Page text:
2019 Fly In Festival report

I have been attending Bluegrass Festivals since the early seventies both as a band member and a spectator. When my friend Tim Corbett invited me to the Fly In Festival 2019, the fourth one, I decided to invite my friend Melinda and see what all the hubbub was about. Located a few miles south of Barboursville, West Virginia, nestled between the CSX railroad tracks and the Great Ohio River, lies the lush green grounds of the Robert Newlon Airpark & Campground, sporting a 3000 foot long grass runway and the West Virginia Skydivers Association.

At first glance I knew I was in for a much different experience. As soon as we parked I ran into my old friend, national guitar picking champion, Robert Shafer. We shook hands and did the regular greetings, and he said that he was going to play back up for one of the young contestants in the flat picking guitar contest. I wondered if the young picker had any idea what an honor it was to have Robert on stage with him. The contest is the namesake of another well known West Virginia musician, Robin Kessinger. Last year there were 6 contestants, this year 12. I guess it’s growing, and next year on Friday will be the first Clark Kessinger Memorial fiddle contest. For those of you that don’t know, Clark Kessinger was a very famous fiddle player from this region.

Now this festival has a wide range of music, from bluegrass to old time and Americana. Nationally known acts like The Grascals, Kenny and Amanda Smith, Don Rigsby, and Danny Paisley & Southern Grass were on the bill, along with regional acts like String Therapy and The Bing Brothers. The rest of the music schedule was filled out with local groups from all around the West Virginia area. The main difference in this festival is while you are watching the performers on stage, there is a constant backdrop of skydivers landing behind the stage, plus a stream of aircraft landing and taking off. These airplanes are older model tail draggers to dual wing bi-planes, to Cessnas… and I even saw a Gyro copter land. 

You can sign up for a sky diving lesson, and the planes are giving rides to those who desire to take one. At around 7:00 p.m. Saturday night the sky divers jumped with a large American Flag while Jake Krack played the Star Spangled Banner from the stage on his fiddle. The audience rose to their feet with their hands across their hearts and sang as the flag got closer. I don’t know about them but I felt a sense of pride and emotion seeing this.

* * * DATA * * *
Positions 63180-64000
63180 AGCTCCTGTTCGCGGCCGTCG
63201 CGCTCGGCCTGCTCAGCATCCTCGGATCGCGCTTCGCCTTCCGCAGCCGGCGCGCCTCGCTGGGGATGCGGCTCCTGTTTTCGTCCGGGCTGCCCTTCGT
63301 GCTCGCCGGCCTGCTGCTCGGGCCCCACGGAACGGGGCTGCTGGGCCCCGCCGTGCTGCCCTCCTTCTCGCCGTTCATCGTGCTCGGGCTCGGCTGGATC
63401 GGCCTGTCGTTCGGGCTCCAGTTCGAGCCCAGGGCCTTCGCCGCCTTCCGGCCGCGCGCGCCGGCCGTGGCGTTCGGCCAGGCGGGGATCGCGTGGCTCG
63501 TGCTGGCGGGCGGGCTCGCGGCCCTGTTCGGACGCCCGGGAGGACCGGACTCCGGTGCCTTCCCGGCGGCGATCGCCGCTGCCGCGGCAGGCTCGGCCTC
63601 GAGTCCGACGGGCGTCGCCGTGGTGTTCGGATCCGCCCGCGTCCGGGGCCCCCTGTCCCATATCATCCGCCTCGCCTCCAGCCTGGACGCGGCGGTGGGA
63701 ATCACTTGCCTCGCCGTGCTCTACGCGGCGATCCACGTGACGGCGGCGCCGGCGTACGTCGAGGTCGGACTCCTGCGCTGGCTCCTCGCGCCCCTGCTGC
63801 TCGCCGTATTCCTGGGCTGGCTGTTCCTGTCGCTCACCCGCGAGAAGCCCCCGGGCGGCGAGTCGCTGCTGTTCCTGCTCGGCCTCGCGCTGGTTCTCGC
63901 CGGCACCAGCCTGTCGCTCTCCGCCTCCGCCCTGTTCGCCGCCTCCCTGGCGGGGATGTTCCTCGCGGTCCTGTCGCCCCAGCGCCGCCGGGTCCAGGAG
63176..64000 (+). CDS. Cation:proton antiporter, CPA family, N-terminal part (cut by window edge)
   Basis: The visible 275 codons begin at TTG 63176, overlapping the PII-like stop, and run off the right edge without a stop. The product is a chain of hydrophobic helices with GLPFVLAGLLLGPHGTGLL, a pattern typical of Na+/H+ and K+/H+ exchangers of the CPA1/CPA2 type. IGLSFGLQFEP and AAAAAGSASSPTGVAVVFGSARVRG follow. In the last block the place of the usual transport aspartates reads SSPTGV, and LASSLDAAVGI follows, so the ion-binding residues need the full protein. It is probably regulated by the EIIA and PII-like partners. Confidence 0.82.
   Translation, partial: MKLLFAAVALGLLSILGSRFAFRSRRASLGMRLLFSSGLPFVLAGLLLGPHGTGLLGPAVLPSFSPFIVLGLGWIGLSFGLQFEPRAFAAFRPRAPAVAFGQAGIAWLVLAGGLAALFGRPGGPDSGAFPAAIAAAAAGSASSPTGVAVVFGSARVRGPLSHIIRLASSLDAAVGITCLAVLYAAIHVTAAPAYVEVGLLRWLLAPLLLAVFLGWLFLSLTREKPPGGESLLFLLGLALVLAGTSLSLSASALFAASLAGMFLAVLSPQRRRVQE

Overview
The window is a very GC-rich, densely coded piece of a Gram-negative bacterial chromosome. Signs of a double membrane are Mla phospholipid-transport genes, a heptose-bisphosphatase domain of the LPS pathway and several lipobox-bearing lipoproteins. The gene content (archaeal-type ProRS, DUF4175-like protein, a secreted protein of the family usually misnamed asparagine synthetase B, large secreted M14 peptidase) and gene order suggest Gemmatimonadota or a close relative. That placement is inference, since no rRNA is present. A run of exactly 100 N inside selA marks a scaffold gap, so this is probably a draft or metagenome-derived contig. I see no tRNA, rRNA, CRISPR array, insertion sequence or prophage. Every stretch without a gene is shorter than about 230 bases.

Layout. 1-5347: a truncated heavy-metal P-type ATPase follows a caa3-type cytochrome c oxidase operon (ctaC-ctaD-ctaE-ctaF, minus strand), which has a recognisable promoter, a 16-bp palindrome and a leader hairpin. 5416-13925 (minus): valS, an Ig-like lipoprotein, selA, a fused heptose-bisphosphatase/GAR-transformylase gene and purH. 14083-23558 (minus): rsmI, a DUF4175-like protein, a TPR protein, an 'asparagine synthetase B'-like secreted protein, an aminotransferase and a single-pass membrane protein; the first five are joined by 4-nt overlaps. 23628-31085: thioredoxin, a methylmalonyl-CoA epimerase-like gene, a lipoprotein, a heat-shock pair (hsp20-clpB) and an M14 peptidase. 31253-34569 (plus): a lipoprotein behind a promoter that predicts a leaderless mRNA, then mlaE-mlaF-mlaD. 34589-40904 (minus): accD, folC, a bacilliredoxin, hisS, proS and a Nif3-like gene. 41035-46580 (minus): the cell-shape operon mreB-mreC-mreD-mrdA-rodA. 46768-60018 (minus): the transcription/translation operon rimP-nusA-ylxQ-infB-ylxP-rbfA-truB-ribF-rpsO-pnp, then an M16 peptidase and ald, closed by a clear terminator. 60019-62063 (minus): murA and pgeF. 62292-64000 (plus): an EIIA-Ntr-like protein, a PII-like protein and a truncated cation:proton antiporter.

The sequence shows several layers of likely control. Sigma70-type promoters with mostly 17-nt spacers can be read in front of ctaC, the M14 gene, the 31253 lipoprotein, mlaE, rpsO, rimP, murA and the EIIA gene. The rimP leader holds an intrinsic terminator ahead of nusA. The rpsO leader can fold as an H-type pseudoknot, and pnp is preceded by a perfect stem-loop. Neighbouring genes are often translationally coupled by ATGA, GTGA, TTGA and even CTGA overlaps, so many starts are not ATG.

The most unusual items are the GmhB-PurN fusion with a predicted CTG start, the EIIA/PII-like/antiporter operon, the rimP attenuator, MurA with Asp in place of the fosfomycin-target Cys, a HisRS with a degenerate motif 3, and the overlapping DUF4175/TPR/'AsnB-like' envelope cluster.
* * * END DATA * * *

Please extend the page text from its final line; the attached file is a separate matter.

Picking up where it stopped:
The airplanes are flown in by their owners from West Virginia, Michigan, Ohio, Kentucky, Virginia,  Tennessee and Florida. These pilots pitch a tent under the wings of their planes and camp for the weekend. Skydivers were from the WV Skydivers Association with their headquarters at the Airpark. There is a Café that serves fresh seafood, flown in from the east coast on a weekly basis. There is kayaking down at the river and a race is planned for next year.

A Sam’s Club campground is nearby, with full hookups and plenty of room for camping in the rough with showers and clean bathroom facilities. Vendors and sponsors from around the area are set up displaying their goods, and one sponsor, Sheetz, has their employees walking around giving cold water and cookies to anyone that wants some. Allegheny Echo’s instructors are on site teaching young music lovers beginner pointers on their respective instruments. 

As I said earlier, I have been too many festivals in the last 50 years, and I say that usually I go to hear and see a certain band or old friend that I know is playing, but the Fly In Festival is a true fun family event that not only is showcasing the music that I love, but also bringing young new blood to the music to help carry it to the future and beyond.  

Carl Bailey (owner of the airpark), Tim Corbett, and Robbie Keyser had worked together on the 1st Jewel City Jamboree in Huntington, WV, and Carl invited them to come to the airpark to come up with some new ideas. They met several times and the Fly In Festival was born. If you really want a different experience from a regular bluegrass festival, I suggest you make plans next year for the 2020 version.

Our friend Derek Halsey, independent music journalist, shared this video he created on site.

For more information visit their website at www.flyinfestival.com   

Share this:

About the Author

Buck Green

Buck Green, or John "Buckwheat" Green as he is also known, has performed as a bluegrass musician most of his life. He worked with Lonesome River Band in the 1980s, and wrote one of their more popular songs of that era, The Old Man In The Shanty.